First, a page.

The FDA has released a new version of the intended use rule, the third time in five years the agency has attempted to revise the rule. The agency stated that this new version removes some problematic text found in a previous version, but several observers believe the update has its own set of problems.
The Sept. 22, 2020, FDA press release makes the claim that the update does not constitute a change in the agency’s policy. Instead, the update is an attempt to identify the types of evidence the agency believes are relevant to establishing the manufacturer’s intended use, the press release states.
The FDA said the proposed rule repeals and replaces portions of the 2017 final rule, which never went into force thanks to a delay announced in March 2018. The new draft states that the FDA’s long-standing position is that any relevant source of information can be leveraged to demonstrate the manufacturer’s intended use. Among these sources are:
Product labeling and claims, promotional materials and advertising;
Statements made on behalf of the manufacturer that imply a use of the product; and
Objective evidence of intended use, including direct and circumstantial evidence.
The FDA describes several sources of circumstantial evidence, which alone would not suffice to make the inference of intended use, such as dissemination of safety information about a product’s unapproved uses. The agency may have made this allowance as a means of avoiding tension with the June 2018 payor communication guidance. The scope of the payor communication guidance is limited to insurers, formulary committees and similar entities, and states that information about off-label use will not provoke enforcement action so long as the information provided is both accurate and truthful.
Another example of circumstantial evidence that alone would not suffice to infer intended use is the discovery that a physician practice has ordered a pharmaceutical not indicated for the patients whom that practice serves. The FDA provided the example of a drug manufacturer whose sales tracking indicates that a product approved only for adults has been distributed to a pediatric physician’s practice. This exception requires that the manufacturer’s representatives have not communicated with or distributed product samples to that practice.
In a novel addition to the policy, the proposed rule gives several examples of product design or composition that could be used to infer the intended use. One example of this is a stent that is specifically sized for a use that differs from the device’s intended use statement. Another example is a suture delivery device featuring a snare loop that is sized for a procedure that is different from the approved or cleared use of the device.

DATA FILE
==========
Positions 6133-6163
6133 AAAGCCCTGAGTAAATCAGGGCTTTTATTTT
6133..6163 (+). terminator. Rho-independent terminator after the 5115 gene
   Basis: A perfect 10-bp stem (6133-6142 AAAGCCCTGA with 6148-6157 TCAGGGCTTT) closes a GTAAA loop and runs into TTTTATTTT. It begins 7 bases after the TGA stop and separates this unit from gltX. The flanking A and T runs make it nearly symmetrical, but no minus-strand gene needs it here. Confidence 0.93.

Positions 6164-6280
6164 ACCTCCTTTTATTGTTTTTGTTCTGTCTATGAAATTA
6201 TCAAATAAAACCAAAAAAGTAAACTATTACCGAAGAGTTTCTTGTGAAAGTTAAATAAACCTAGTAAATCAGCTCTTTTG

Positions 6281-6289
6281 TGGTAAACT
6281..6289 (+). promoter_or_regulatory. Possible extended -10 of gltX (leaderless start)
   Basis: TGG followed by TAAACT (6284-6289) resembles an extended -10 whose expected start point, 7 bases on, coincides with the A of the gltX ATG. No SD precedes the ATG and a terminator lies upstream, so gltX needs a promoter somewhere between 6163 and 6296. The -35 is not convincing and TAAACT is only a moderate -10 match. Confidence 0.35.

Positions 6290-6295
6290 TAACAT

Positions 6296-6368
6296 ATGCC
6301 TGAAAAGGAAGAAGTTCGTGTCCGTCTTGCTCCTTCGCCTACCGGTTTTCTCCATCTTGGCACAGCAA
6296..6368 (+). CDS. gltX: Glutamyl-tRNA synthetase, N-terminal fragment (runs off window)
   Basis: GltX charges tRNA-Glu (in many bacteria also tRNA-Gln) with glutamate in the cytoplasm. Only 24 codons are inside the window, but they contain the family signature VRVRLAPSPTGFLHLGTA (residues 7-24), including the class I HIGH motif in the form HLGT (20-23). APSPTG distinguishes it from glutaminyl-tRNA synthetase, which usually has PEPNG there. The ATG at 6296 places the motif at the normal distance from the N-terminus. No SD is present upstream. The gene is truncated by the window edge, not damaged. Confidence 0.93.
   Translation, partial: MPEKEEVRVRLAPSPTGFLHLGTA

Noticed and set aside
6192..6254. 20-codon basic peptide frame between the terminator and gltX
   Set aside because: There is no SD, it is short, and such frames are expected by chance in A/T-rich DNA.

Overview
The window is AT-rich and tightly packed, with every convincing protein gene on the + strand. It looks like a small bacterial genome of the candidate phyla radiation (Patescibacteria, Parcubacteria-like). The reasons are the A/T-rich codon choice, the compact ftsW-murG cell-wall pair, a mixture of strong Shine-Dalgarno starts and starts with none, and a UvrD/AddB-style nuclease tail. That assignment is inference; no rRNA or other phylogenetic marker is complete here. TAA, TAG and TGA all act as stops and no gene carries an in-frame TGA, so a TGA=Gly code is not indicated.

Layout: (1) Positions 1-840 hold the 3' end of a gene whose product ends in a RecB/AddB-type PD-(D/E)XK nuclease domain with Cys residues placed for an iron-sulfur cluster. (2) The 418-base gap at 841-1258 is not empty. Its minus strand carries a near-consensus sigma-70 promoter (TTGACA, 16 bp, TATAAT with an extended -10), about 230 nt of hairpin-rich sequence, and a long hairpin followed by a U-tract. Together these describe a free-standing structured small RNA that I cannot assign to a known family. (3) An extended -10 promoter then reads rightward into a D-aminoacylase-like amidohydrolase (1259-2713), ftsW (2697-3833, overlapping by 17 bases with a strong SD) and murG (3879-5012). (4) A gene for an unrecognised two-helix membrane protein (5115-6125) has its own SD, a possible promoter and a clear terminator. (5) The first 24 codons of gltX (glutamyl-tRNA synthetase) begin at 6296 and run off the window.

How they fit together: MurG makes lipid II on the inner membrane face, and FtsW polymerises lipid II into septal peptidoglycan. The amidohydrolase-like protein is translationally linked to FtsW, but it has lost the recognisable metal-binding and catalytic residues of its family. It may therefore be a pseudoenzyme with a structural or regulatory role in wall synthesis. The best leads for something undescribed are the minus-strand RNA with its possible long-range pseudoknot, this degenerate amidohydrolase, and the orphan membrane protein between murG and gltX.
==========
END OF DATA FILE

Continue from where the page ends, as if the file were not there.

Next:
WLF; Proposed Rule Defies First Amendment
The draft rule drew a response from a number of entities, including the Washington Legal Foundation (WLF). WLF vice president of litigation Cory Andrews stated that the draft would invite a court challenge based on the First Amendment, assuming the final rule is unchanged from the draft on several key points.
Andrews said the WLF had raised concerns about First Amendment issues in previous versions of the rule, and advised that the statute does not ban off-label communication. He said the proposed rule’s inclusion of statements regarding off-label use as evidence of intended use would seem to suggest that “almost any statement by a manufacturer about its product may seem like an implicit endorsement of that product.” The agency’s approach to misbranding veers dangerously close to suggesting that any scientific claims about a drug or device are misleading, because the agency fails to distinguish between true and false claims or statements about the product, according to Andrews.
Andrews said the FDA had declined to appeal its loss in the Second Circuit Court of Appeals in U.S. v. Caronia, and instead relies on a non-binding dissenting opinion in that case to make the argument regarding the role of commercial speech in misbranding. WLF recommended the agency amend the draft rule so as to comport with the majority decision in Caronia, and to recognize a manufacturer’s First Amendment right to convey truthful information about a product in the appropriate settings without fear that doing so will create a new intended use.
Attorney; Proposed Rule Would Add to Confusion
Another set of criticisms came from Jeffrey Shapiro of Hyman, Phelps & McNamara, who said in a blog that the proposal to delete the provision about knowledge of off-label use had already been proposed in the 2015 draft rule. A simple deletion of the knowledge requirement would have eased the difficulty substantially, he said, but Shapiro also highlighted the design-or-composition language in the new proposal as a significant departure from the agency’s traditional emphasis on communication.
Shapiro said the concept of inferring intended use from a product’s design or composition is unprecedented, adding that such a practice would fly against the regulatory requirement that some form of communication be involved in making that inference.
Despite the agency’s proposal to eliminate mere knowledge of off-label use as adequate evidence of intended use, Shapiro argued allowing such knowledge to be leveraged as part of a larger effort to infer intended use raises an entirely new set of issues. Rather than simplifying matters, this change would create an “obvious lack of clarity” on the role of that knowledge, and hence should be deleted from the proposed rule, he said.